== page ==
- It’s important to get proper screening for hepatitis B before starting an immunosuppressant medication.
- These drugs can reactive “dormant” virus in your body, which can cause serious liver damage.
- New research shows the vast majority of rheumatology patients are not properly screened for hepatitis B before starting immunosuppressant medication.
- If you are found positive for hepatitis B, you can take medication to clear it.
Hepatitis B is one of those sneaky viruses that can hang out in your body for a long time — decades, even — without you knowing it. Meanwhile, it could be slowly damaging your liver. That’s problematic for anyone, but if you start taking an immune-suppressing medication the result could be dangerous or even deadly. With your immune response lowered, the hepatitis B virus could “reactivate” and cause damage, including acute liver failure.
To sidestep this problem, some health organizations, including the U.S. Centers for Disease Control and Prevention (CDC), advise that doctors screen people with rheumatic or other inflammatory conditions for hepatitis B before starting them on immune-suppressing drugs, but it’s not clear how often it’s actually happening.
To find out, a group of Boston-based researchers conducted a study, which was published in the Journal of Rheumatology. They examined data on all adult rheumatology patients in the large Mass General Brigham health system, focusing on those who had started tocilizumab (Actemra) or tocilizumab (Xeljanz) before December 31, 2018. (They focused on these medications because they are newer rheumatic drugs, so doctors might not have as well-established protocols for prescribing them in place.)
They identified 678 patients who had started on tocilizumab and found that only 29 percent of them had completely “appropriate” hepatitis B screening before starting the drug. Another 45 percent had “partial” screening, and 26 percent hadn’t been screened at all.
They also identified 391 patients who had started tofacitinib. Of that group, only 24 percent had completed appropriate hepatitis B screening, 50 percent had partial screening, and 26 percent had not been screened.
The researchers considered someone to have been fully and appropriately screened if their blood was screened with three tests known as HBsAg, total anti-HBcAb, and HBsAb. They deemed someone partially screened if they had had any one or two of these tests.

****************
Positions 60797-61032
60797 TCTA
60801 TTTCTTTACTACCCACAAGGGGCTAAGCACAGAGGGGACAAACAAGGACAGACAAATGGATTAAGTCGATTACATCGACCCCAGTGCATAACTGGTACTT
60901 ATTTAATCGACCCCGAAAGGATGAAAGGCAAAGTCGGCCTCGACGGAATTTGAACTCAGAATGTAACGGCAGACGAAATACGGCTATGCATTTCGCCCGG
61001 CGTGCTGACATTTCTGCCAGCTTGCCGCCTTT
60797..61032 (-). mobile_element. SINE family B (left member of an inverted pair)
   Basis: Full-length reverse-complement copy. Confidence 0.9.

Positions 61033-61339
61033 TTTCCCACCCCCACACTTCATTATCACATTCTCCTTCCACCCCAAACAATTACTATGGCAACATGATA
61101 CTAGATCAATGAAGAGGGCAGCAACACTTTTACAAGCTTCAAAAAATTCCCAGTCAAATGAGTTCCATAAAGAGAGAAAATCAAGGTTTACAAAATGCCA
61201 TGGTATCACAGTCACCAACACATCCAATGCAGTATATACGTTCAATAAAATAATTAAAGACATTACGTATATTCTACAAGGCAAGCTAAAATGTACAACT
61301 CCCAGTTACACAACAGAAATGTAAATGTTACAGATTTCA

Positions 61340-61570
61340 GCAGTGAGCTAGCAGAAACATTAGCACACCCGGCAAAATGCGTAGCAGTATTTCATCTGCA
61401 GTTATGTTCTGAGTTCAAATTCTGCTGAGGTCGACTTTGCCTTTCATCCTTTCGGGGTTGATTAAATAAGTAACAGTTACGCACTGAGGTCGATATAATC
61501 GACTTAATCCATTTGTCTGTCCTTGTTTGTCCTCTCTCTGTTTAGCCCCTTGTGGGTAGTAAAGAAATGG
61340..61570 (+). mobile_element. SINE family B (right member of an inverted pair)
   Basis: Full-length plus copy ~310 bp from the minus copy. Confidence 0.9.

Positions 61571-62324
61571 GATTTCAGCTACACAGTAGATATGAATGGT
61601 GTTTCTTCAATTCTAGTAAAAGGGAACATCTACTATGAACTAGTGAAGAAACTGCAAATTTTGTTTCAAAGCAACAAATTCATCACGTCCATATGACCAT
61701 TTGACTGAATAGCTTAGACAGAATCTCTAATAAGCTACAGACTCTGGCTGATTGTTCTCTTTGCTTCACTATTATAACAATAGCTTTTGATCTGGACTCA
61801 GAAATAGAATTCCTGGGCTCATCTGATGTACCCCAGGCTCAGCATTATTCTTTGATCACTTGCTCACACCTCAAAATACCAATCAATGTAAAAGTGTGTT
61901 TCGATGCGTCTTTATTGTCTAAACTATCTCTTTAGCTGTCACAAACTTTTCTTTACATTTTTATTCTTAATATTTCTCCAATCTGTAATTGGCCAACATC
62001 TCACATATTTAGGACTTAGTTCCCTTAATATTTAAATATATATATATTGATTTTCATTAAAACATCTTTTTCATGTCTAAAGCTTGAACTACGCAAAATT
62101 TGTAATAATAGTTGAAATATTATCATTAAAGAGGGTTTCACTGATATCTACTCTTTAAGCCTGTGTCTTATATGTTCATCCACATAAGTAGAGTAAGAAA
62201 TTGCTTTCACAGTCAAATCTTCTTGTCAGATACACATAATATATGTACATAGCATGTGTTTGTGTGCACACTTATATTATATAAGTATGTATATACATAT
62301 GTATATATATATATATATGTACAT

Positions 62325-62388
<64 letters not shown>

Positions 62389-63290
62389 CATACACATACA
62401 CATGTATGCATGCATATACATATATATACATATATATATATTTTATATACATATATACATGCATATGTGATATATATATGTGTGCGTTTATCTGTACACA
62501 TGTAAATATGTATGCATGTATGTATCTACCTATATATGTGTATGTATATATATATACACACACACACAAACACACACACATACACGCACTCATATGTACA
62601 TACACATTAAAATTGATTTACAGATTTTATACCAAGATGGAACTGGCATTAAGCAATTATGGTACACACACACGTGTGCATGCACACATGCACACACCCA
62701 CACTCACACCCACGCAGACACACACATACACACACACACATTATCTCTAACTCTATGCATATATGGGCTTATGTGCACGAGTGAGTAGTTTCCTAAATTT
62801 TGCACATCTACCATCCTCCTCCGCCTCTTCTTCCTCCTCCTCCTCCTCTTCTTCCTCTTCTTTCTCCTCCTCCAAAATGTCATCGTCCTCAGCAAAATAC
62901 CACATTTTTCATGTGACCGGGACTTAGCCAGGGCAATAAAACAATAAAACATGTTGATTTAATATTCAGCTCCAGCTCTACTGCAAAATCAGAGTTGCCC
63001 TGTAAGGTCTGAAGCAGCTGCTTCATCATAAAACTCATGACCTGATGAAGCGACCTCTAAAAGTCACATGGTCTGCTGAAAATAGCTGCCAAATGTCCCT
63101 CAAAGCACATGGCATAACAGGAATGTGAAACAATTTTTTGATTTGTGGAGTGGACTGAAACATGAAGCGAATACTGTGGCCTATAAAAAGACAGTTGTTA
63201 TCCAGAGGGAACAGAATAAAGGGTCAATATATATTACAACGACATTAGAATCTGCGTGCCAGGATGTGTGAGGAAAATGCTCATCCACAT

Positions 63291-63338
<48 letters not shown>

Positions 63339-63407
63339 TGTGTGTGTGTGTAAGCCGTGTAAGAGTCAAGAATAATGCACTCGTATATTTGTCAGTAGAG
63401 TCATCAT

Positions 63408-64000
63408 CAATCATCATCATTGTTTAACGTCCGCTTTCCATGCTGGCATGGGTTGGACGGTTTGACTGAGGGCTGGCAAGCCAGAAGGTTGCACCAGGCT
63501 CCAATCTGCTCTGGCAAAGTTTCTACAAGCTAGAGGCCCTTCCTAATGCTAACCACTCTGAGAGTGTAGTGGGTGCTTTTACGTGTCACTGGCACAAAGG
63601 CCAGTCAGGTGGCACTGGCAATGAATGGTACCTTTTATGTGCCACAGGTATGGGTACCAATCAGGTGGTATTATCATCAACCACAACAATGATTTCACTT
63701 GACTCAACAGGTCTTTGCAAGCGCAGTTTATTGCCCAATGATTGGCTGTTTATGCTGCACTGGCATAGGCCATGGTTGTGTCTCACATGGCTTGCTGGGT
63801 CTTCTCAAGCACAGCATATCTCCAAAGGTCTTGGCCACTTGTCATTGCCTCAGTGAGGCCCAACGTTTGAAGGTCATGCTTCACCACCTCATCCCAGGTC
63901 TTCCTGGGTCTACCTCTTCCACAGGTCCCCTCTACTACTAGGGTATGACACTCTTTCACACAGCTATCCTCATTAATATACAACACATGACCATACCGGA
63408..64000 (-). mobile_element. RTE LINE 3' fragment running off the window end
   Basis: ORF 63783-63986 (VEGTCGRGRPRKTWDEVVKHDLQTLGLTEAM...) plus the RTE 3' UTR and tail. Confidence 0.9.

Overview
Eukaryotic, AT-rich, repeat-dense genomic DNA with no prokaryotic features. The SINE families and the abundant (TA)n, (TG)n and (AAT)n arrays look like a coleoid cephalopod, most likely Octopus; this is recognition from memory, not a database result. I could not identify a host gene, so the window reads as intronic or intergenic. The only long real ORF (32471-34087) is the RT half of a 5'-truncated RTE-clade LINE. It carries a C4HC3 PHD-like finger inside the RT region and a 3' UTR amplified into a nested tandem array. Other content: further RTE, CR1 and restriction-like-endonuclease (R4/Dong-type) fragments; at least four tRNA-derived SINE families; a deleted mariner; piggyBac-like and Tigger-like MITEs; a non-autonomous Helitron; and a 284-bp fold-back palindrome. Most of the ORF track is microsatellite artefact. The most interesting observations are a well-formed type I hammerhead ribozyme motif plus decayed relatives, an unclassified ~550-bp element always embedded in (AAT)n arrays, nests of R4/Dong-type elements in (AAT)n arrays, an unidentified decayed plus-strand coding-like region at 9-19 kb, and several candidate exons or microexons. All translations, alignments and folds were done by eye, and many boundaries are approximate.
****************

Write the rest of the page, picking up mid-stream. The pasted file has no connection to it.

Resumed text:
For an accurate diagnosis, all three tests are needed because the tests measure different things: whether you currently have the virus, whether you were infected with it in the past, and whether you had it but your body has cleared the virus. Having all three tests also gives your doctor information about the likelihood that the virus will reactivate in your body (assuming you’re not currently infected).
“Reactivation of the hepatitis B virus is characterized by increased [hepatitis B virus] replication, which can cause acute liver failure and death among people taking immunosuppressive drug therapy,” the authors explained, adding that reactivation “is a preventable complication of immunosuppressive drug therapy, yet fewer than one-third of rheumatology patients initiating [tocilizumab] or [tofacitinib] at a large health system completed appropriate [hepatitis B] screening.”
If you currently have hepatitis B, or if blood tests suggest that you’ve had it and it’s likely to reactivate in your body, then you will likely need to take oral medication to treat the virus before starting immunosuppressive medication.
Interestingly, they also determined that 22 percent of patients using these two drugs were given “inappropriate” hepatitis B tests, including specific tests that are usually only administered after someone is identified via the standard three-test panel as being positive for the virus.
The authors urged clinical societies, such as the American College of Rheumatology, to consider issuing formal recommendations for universal hepatitis B screening of patients. They noted that “risk factors are frequently unreported by patients and unrecognized by physicians,” and that the growing opioid epidemic also has the potential to increase rates of hepatitis B.
Hepatitis B is spread by through blood and other bodily fluids, so it may be spread through sexual contact or sharing needles or syringes. It also spreads from mother to baby in the womb. Because it is very prevalent in Asia, mothers who don’t realize they have it often unknowingly transmit it to their babies. It also impacts many Asian-Americans; 60 percent of Americans with hepatitis C are of Asian descent.
Found This Study Interesting? Get Involved
If you are diagnosed with arthritis or another musculoskeletal condition, we encourage you to participate in future studies by joining CreakyJoints’ patient research registry, ArthritisPower. ArthritisPower is the first-ever patient-led, patient-centered research registry for joint, bone, and inflammatory skin conditions. Learn more and sign up here.
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Know Hepatitis B. U.S. Centers for Disease Control and Prevention. https://www.cdc.gov/knowhepatitisb.
Mohareb AM, et al. Screening for Hepatitis B Virus Prior to Initiating Tocilizumab and Tofacitinib in Patients With Rheumatic Diseases: A Cross-sectional Study. The Journal of Rheumatology. January 2022. doi: https://doi.org/10.3899/jrheum.210257.
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